I think his story of BR6 is a cover, an excuse as to why he left BR6 so he didnt have to admit he fled out of fear and be labeled a coward.
thank you
 

Arun Vajpey

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You can choose to believe, or choose not to believe, whatever you want, but there were numerous opportunities for him to abandon his post and go topside well before he did
Absolutely. I know that it is not being specifically alluded to here, but am I right in thinking that with the WTD closed, the only way out of BR5 was up the escape ladder? I don't think even if they had tried, Barrett and Harvey could have managed to lift poor Jonathan Shepherd up the ladder with his broken leg. I think what happened was that with rapidly increasing flooding of BR5, both Barrett and Harvey tried to get out but only the former made it. He cannot be blamed for that.
 

JTDillon

Member
Apr 3, 2020
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So I have spent far too much time thinking about how Titanic sank, not in the general sense of "water went above the bulkheads", far more specific then that... I try to figure out exactly where the water went, when it went there and how fast it wouldve been flowing.

Ive read the testimonies of the survivors and tonight ill be talking about the gentleman who was in BR6 at the time of the collision then made his way back into BR5, Mr. Barrett. He said he saw water coming into the coal bunker so he closed the door... Later on he says a "wall of water" came out of nowhere causing him, and only him, to abandon the boiler room.
WHERE DID THIS WALL OF WATER COME FROM?

Well, thats obvious youre going to say, "It was the water filling up in the coal bunker & when it got full the door gave way from the water pressure emptying its contents into the boiler room".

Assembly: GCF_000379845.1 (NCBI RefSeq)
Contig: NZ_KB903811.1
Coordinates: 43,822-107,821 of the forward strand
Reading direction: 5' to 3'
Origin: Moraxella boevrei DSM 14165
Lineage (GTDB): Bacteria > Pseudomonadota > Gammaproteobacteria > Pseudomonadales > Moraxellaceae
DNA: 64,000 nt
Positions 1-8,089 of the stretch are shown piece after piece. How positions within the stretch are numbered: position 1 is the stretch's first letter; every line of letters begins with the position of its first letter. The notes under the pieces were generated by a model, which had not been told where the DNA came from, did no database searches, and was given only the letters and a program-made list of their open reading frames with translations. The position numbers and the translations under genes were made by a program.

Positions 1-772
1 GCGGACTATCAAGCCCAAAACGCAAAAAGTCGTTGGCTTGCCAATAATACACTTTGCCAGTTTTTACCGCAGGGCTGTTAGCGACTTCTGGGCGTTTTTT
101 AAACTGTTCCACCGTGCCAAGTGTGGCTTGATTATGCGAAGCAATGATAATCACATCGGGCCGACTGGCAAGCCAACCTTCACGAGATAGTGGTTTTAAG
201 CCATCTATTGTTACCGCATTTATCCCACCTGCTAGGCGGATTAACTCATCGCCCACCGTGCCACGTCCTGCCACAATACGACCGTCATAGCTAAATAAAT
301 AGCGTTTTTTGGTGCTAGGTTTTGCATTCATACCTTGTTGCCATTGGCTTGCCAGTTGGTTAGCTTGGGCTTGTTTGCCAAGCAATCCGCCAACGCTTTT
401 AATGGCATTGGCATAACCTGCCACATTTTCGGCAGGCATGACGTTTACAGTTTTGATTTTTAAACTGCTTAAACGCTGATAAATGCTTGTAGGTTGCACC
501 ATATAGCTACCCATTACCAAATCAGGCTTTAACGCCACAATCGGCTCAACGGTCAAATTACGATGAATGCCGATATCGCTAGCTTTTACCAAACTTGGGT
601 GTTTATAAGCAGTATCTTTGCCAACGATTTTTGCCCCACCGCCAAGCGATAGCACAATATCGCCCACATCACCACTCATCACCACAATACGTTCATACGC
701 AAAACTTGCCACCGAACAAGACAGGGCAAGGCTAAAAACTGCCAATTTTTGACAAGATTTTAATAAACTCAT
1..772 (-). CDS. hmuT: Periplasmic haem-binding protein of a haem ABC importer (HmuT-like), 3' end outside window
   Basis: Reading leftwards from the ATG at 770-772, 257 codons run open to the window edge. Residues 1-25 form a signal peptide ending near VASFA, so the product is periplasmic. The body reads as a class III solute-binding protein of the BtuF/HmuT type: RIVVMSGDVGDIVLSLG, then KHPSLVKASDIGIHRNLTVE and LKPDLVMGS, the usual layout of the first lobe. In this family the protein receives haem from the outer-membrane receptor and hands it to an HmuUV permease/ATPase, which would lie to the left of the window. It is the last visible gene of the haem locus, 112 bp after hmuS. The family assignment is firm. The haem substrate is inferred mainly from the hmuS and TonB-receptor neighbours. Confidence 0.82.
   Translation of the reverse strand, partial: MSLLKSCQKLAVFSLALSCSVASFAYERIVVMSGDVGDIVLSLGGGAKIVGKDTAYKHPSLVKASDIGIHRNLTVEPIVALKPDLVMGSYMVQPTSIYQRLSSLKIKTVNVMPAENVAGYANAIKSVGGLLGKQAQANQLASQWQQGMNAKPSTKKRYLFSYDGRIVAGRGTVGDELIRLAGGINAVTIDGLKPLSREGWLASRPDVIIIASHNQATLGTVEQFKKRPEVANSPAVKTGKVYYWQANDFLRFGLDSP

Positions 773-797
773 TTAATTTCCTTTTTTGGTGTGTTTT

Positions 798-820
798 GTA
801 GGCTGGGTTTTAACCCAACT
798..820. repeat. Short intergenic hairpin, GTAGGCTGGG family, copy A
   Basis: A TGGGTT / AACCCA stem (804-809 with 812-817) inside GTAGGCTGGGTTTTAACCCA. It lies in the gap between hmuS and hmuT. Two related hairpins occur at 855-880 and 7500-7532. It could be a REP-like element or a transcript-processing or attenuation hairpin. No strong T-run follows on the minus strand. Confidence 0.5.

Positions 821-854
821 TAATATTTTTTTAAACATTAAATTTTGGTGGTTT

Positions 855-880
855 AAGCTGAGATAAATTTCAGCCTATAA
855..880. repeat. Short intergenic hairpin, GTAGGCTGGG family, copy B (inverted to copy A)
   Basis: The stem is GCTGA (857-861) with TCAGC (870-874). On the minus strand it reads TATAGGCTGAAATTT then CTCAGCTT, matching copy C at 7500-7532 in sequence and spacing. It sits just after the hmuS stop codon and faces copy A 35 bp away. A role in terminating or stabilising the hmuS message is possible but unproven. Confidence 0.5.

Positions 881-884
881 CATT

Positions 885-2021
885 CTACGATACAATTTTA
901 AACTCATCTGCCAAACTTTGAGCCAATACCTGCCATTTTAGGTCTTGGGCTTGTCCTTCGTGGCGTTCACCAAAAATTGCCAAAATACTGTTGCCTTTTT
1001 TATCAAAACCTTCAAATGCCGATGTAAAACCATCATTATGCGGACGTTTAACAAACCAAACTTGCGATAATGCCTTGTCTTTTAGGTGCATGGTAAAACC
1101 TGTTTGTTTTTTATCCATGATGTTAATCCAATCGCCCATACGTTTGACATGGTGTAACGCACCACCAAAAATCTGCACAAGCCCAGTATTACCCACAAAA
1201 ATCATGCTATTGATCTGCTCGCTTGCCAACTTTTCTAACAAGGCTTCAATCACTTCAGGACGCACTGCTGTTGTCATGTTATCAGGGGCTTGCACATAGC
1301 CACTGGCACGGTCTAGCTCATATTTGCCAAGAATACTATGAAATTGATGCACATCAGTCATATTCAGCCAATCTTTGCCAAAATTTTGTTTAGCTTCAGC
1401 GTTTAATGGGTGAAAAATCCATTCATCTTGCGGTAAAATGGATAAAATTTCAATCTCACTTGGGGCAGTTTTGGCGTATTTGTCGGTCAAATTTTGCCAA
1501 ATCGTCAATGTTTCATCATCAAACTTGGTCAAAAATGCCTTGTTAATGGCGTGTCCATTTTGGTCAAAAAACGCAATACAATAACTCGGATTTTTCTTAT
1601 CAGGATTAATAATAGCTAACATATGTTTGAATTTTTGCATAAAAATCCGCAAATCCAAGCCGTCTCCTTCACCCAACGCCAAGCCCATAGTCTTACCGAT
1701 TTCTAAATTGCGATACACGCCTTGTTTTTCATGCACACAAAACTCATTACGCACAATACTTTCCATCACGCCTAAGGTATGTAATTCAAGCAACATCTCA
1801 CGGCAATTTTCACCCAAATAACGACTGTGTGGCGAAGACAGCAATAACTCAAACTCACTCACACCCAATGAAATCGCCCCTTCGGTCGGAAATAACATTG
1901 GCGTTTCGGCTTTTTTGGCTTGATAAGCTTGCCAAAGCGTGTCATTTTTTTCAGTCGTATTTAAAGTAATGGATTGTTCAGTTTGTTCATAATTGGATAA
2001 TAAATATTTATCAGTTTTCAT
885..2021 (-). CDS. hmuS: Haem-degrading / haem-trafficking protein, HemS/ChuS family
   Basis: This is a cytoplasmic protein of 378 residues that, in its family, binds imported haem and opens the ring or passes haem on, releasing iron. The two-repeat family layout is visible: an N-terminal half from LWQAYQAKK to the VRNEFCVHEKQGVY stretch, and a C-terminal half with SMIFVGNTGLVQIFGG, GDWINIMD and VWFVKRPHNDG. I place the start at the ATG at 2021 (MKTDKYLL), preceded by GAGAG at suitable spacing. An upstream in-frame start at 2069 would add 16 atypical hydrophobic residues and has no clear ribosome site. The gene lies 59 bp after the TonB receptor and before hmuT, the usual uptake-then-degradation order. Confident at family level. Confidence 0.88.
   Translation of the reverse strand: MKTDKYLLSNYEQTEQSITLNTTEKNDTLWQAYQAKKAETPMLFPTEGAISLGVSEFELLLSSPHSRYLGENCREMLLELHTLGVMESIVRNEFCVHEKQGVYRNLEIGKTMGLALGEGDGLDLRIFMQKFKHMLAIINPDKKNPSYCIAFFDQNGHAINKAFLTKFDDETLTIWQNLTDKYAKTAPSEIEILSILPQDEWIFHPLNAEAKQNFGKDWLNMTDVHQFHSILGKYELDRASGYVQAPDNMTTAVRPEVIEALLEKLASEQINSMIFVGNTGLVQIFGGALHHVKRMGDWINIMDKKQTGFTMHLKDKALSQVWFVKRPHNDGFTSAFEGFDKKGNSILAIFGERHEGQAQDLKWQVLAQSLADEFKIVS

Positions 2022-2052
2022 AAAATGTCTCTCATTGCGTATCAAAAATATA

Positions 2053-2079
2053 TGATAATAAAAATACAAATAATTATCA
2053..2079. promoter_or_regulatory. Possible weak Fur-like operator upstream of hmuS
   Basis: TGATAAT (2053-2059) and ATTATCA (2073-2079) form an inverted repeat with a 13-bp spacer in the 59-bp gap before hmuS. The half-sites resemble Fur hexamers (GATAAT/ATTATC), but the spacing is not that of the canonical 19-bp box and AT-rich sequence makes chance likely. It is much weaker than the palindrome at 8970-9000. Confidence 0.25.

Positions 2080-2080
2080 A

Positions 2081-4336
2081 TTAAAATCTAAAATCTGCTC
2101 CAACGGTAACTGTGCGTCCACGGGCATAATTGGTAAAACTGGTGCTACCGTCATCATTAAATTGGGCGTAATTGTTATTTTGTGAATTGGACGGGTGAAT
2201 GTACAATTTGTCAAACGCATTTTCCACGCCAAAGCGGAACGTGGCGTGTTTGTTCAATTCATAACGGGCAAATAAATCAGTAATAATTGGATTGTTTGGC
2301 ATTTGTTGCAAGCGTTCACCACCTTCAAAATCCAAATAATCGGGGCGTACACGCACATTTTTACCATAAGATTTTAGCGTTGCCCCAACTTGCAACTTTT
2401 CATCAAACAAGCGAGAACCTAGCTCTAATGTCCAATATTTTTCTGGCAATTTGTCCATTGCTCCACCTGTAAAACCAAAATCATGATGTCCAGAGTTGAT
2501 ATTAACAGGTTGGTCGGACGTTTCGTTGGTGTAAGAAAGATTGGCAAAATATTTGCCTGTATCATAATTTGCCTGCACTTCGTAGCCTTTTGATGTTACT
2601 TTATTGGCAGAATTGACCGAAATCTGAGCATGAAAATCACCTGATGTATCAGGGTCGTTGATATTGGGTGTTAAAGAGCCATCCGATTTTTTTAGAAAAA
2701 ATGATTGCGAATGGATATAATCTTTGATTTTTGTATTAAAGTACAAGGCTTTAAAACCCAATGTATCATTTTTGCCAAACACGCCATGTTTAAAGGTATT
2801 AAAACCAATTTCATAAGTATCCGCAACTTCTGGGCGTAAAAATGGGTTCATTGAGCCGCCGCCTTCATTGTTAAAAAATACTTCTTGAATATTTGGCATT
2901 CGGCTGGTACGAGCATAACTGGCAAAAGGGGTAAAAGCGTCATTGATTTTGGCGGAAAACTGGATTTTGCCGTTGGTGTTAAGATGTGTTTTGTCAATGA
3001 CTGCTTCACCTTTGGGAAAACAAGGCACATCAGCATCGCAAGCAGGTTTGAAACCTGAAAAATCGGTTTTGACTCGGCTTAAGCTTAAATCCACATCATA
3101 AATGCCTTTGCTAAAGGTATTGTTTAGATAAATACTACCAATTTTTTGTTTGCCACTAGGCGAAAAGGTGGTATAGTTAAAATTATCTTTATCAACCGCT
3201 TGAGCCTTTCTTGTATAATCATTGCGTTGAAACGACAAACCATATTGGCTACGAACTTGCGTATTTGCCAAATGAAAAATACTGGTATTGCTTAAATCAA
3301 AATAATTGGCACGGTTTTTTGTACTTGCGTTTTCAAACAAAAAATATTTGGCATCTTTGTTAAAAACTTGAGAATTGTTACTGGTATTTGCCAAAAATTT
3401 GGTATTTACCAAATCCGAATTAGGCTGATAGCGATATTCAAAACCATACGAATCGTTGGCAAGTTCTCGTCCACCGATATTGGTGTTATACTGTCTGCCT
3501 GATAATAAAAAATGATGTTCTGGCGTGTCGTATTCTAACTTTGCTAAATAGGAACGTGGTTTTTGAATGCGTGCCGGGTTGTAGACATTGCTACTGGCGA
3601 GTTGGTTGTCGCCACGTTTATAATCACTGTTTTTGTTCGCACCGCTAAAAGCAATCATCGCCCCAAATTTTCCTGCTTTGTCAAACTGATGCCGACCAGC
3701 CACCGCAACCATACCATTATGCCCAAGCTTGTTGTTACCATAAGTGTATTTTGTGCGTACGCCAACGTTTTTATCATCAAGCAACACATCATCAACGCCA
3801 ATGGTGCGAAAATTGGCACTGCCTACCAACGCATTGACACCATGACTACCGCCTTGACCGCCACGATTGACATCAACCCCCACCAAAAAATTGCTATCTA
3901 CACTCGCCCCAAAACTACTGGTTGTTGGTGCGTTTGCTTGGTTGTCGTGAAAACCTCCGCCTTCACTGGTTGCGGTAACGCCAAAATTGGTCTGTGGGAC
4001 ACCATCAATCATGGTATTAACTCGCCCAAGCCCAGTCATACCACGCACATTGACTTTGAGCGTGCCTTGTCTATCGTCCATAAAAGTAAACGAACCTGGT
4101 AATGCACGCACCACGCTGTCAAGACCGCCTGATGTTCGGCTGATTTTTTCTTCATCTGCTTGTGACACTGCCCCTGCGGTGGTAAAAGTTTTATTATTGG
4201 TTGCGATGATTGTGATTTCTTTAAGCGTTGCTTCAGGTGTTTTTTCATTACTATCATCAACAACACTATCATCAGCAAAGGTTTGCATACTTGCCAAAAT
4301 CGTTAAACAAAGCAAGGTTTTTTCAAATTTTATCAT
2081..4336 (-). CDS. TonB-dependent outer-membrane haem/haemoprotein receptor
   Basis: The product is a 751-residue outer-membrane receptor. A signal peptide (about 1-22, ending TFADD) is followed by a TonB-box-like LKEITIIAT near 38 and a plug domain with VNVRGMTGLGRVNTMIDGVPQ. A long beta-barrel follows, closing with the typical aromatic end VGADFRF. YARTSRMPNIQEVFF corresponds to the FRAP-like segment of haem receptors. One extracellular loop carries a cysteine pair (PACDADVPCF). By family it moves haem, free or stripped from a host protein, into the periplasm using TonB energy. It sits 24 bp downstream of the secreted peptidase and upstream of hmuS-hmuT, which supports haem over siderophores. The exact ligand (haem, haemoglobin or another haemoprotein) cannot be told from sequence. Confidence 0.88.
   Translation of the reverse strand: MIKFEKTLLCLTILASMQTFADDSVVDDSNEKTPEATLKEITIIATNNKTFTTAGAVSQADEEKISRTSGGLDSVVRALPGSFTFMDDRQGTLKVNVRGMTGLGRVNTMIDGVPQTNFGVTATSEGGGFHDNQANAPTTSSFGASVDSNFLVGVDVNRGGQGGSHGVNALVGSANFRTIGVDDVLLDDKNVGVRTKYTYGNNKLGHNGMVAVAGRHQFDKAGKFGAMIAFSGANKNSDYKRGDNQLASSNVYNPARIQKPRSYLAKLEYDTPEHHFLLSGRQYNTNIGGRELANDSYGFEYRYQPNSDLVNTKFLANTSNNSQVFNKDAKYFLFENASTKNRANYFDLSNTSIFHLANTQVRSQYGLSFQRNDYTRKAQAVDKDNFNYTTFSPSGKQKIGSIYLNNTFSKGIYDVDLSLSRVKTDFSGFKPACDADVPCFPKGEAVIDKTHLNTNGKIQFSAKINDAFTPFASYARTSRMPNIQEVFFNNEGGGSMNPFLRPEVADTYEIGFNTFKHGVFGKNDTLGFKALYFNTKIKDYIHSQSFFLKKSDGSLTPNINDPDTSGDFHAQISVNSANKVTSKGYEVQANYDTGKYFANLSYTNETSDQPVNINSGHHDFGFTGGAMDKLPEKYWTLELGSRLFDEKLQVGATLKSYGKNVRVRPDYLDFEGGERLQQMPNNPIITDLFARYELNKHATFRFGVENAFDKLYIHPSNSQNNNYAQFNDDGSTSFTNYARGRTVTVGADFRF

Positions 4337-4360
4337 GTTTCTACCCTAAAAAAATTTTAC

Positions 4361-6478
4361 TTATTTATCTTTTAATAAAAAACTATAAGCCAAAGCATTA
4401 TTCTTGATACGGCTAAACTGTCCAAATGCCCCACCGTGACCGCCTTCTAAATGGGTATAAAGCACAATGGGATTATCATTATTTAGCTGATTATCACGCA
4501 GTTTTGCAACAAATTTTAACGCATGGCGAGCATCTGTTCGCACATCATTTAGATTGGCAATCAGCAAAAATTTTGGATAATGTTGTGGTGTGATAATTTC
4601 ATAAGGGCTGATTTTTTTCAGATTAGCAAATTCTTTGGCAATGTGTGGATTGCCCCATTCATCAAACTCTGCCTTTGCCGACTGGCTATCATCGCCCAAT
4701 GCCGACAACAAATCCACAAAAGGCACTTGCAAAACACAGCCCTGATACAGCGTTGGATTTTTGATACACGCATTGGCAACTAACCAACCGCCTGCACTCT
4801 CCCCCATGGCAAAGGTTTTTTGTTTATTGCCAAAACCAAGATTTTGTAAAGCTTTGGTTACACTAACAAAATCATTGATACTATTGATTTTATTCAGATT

Was it though?.....

Heres what I think and why I think it... I dont think there was water in the coal bunker, I dont think he saw a wall of water. I think he was working in BR5 with his crew mates and after some time told them he was going to get something or slipped away when they werent looking and made his way to lifeboats ASAP because he was scared of getting stuck in the bowels of a sinking ship without lifeboats - I cannot fault him for this and that IS NOT the point of this post; It seems like everyone else takes this guys word on what happened that night but I dont, I want to reconcile where the disconnect is exactly - why do so many of you believe his testimony and I dont?
I think his story of BR6 is a cover, an excuse as to why he left BR6 so he didnt have to admit he fled out of fear and be labeled a coward.

Yes, this IS from my post - Dec 6th 2020. Search the forum for wall of water and youll see your post from today and mine from Dec 2020. Only difference is my post had exponentially more substance. You just took some "filler" from my post and present it as the entire argument.
Okay, so you joined the site 4 days ago...and since then youve copied and pasted two different posts from two different people. Mine from Dec 2020, and you copied "Identified Marine Life on or around the deck". I cant quite understand why someone joins a forum like this and copies and pastes two random posts written by other people.... If the posts never got a response itd kinda make sense, maybe you wanted answers so you reposted them or something... but both posts already had replies and you could have just added onto them.

Does anyone else find this odd?
 
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JTDillon

Member
Apr 3, 2020
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You can choose to believe, or choose not to believe, whatever you want, but there were numerous opportunities for him to abandon his post and go topside well before he did. If you want to discredit his testimony you need to do much better than just telling us what you think.

This person literally just copied parts of a post I wrote from Dec 2020 and posted it as their own. They also copied another post written by someone else titled "Identified Marine Life on or around the deck", the account is only 4 days old as well so I just cant really understand why theyre here copying other peoples posts...
Anyway, if youre interested at all my original post has FAR more information to substantiate my belief... I even go so far as to provide the dimensions of the boiler room and the coal bunker, figure out the volume of water and the gallon per minute influx to math to explain how the wall of water didnt make sense

I just think its bizarre this person makes an account, then copies bits and pieces of my post from 2020, and another post from someone else.